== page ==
Notman deserved the praise, for he and his staff took great pains to produce an artistic but truly representative image within the bounds of the technical limitations of photography at that time. True perspective was striven for and usually achieved. Consistent lighting of the subjects is another strong point of Notman's composites. An early composite, "The Rendez-vous" of 1872, depicts a group of snowshoers who have just completed a nocturnal tramp over Mount Royal to Lumkin's Hotel. Most of the individuals in this large group were back-lit when they were photographed in the studio, making it appear in the finished composite that the snowshoers are lit by the moon which is seen over the crest of the mountain, while the members of the group sitting around the bonfire in the foreground appear to be lit by its warm glow.

© The McCord Museum of Canadian History, 2005. All rights reserved.

The Bounce, Montreal Snowshoe Club

The "bounce" was the name given to an unusual rite practised by snowshoe clubs. Guests of honour, new members or winners of snowshoe races were "bounced."

Wm. Notman & Son
Purchase from Associated Screen News Ltd.
1886
Silver salts on glass - Gelatin dry plate process
25 x 20 cm
VIEW-2425
© McCord Museum


In 1868 Notman expanded his operations to Ottawa and Toronto, establishing a studio in each city on the same lines as the one in Montreal and each managed by one of his personally trained staff. He opened a studio in Halifax in 1869 and one in St. John in 1872, and later made further expansions into New England. Notman had been photographing students and professors of schools and colleges in Montreal ever since he opened his business, and by 1869 had ventured into the lucrative American school market at Vassar College in Poughkeepsie, New York, followed closely by Harvard and Yale. Eventually he had contracts to photograph the students, campus and buildings of Dartmouth, Princeton, Lafayette, Andover, Smith, Holyoake, Trinity, Amherst as well as others.

To photograph the students, Notman set up temporary studios in one of the college buildings or erected a prefabricated studio on the campus. One of these was made entirely of wrought iron and glass. After the photographs were taken, the processed negatives were sent to Montreal where prints were made and mounted on cards or placed into albums, which were then sent to the student customers at the various colleges. This in Read More
In 1868 Notman expanded his operations to Ottawa and Toronto, establishing a studio in each city on the same lines as the one in Montreal and each managed by one of his personally trained staff. He opened a studio in Halifax in 1869 and one in St. John in 1872, and later made further expansions into New England. Notman had been photographing students and professors of schools and colleges in Montreal ever since he opened his business, and by 1869 had ventured into the lucrative American school market at Vassar College in Poughkeepsie, New York, followed closely by Harvard and Yale. Eventually he had contracts to photograph the students, campus and buildings of Dartmouth, Princeton, Lafayette, Andover, Smith, Holyoake, Trinity, Amherst as well as others.

To photograph the students, Notman set up temporary studios in one of the college buildings or erected a prefabricated studio on the campus. One of these was made entirely of wrought iron and glass. After the photographs were taken, the processed negatives were sent to Montreal where prints were made and mounted on cards or placed into albums, which were then sent to the student customers at the various colleges. This involvement in school photography led to the opening in Boston, in 1878, of Notman's first permanent studio in the U.S.A. at No. 4 Park Street. This was followed by two more in Boston; one each in Cambridge, Massachusetts, Newport, Rhode Island, and Albany, New York; and several seasonal studios in resort towns such as Poland Springs, Maine and Saratoga, New York. These American studios were incorporated under the name of the Notman Photographic Company. Through all this expansion, Notman's Montreal studio remained the centre of his business and creative endeavours. Just as the negatives for regular portraits of students in the United States were sent to Montreal for printing, so too were those for the composites from the American studios as well as from the branch studios in Canada, at least most of them for many years.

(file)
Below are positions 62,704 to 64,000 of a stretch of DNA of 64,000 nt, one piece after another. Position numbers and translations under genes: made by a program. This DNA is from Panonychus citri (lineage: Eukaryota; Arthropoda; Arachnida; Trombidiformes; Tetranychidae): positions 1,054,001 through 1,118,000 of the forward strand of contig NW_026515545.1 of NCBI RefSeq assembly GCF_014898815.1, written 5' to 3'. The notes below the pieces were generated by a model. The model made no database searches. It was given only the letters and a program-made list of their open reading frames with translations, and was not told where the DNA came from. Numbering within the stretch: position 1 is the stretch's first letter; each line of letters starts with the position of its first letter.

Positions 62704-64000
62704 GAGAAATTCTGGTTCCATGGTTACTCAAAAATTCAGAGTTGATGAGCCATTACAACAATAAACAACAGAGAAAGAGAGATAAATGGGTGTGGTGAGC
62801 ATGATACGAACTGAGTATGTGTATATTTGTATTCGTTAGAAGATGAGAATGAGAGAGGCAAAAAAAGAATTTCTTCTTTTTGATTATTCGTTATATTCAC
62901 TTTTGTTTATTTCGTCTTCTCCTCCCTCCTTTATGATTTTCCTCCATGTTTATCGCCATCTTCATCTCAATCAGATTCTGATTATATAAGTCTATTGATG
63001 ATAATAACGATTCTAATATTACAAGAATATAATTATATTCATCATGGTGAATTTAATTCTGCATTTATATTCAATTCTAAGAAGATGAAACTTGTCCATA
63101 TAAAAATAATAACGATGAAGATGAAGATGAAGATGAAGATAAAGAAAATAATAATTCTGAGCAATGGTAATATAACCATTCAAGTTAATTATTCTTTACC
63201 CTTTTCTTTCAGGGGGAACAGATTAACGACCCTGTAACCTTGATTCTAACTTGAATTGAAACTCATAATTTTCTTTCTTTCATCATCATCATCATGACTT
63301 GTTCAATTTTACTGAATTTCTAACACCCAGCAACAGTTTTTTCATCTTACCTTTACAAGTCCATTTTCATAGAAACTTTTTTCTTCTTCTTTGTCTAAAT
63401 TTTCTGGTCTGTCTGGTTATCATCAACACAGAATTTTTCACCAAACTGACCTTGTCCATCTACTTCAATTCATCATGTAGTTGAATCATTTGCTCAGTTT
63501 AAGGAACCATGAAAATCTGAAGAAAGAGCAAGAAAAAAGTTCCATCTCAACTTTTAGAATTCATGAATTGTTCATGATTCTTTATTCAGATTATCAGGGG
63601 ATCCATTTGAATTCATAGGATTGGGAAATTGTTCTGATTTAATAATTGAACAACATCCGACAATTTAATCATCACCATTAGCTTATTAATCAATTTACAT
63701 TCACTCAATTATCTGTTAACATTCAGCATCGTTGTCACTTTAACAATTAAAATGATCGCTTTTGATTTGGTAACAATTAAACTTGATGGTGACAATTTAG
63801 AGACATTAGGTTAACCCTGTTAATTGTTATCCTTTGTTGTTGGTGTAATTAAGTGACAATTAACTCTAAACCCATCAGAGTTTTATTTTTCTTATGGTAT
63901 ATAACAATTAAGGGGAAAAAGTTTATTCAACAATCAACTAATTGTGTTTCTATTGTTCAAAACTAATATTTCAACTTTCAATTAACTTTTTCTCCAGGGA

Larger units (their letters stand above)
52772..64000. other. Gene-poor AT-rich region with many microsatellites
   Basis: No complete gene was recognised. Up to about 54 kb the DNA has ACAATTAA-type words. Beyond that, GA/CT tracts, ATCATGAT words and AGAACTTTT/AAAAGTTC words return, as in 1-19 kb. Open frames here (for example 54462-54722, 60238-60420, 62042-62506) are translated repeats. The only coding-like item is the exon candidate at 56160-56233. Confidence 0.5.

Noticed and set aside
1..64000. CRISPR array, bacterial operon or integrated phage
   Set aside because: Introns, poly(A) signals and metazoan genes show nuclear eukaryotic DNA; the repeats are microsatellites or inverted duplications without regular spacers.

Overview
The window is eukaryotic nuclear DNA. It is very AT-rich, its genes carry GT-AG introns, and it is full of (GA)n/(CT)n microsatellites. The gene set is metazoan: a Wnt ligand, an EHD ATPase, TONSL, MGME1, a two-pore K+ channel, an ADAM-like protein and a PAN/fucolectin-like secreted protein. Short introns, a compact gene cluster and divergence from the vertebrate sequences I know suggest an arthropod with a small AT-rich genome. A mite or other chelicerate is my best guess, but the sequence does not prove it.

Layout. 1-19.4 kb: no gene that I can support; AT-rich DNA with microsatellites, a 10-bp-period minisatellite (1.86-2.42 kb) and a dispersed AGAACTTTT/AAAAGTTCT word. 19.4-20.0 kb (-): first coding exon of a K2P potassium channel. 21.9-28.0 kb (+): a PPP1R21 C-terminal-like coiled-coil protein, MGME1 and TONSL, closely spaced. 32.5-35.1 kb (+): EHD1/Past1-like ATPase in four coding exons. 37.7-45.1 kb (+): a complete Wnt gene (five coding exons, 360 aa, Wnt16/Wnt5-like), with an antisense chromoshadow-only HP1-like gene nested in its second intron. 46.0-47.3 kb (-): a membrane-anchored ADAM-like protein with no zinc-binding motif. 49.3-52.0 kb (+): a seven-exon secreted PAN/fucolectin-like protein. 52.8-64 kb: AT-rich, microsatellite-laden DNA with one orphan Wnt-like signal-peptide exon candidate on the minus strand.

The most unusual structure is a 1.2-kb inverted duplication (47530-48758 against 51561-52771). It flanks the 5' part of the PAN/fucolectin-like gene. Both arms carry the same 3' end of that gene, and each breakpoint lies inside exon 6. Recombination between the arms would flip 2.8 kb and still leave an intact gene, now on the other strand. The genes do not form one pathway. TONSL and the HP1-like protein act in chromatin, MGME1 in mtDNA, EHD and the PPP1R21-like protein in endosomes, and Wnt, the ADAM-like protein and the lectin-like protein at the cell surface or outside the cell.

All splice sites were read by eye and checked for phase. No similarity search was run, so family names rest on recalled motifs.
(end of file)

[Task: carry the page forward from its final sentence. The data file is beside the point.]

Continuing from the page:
© The McCord Museum of Canadian History, 2005. All rights reserved.

Albany Senate

Albany Senate, New York, composite, copied 1878

Notman & Sandham
1878
Silver salts on paper - Albumen process
17 x 12 cm
II-48802.1
© 2011, RCIP-CHIN. All Rights Reserved.


Yale College

Yale College, Sheffield Scientific School class in library, New Haven, CT, composite, 1872

William Notman
Purchase from Associated Screen News Ltd.
1872
Silver salts on paper - Albumen process
35.6 x 43.2 cm
N-0000.73.13
© McCord Museum


Video - The Composite Photo, or the Art of Collage

In a composite from 1887, the subjects look quite natural; the technique used to make the photograph is not noticeable.

Dennis Reid, Chief Curator, Art Gallery of Ontario

Dennis Reid

This is called “The Bounce” because it shows the snowshoe members of the club throwing one of their members up into the air; it’s probably borrowed from First Nations. What’s fascinating about this, of course, is that he’s got the composite down so that it just looks so natural at this point. By 1887, I mean, you don’t see any of the ways that it was done at all.

But most likely, this figure who’s in the air was photographed in the studio, probably lying on a table, or lying on a box of some sort and taking his position, and then they, of course, would just cut all that out when they did the collaging. And I suspect that even this group of figures down below here were just so beautifully composed with such a play of light around and each figure so sculptural in and of itself, I suspect that those probably, too, were shot in small groups. He couldn’t have achieved that sense of plasticity, I think, otherwise. And then, of course, he’s created this very convincing background. Another great Canadian image from William Notman.

Song

Up! Up! The Morn is beaming
Through the forest breaks the sun
Rouse ye sleepers, time for dreaming
When our daily journey’s done
Bind the snow shoes
Fast with thongs to
See that all is right and sure
All is bliss to naught’s amiss to
A brave North Western Voyageur.

The Snowshoe Tramp, 1859

Notman's Canada Inc.
McCord Museum of Canadian History, PTV

© Notman's Canada Inc. 2004


Learning Objectives

The learner will:
  • Define the lifestyle of people in Canada before and after Confederation;
  • Identify the consequences of urbanization and industrialization on the occupied territory;
  • Explain the outline and the actors of the Confederation;
  • Explain the development of technology, brought be industrialization.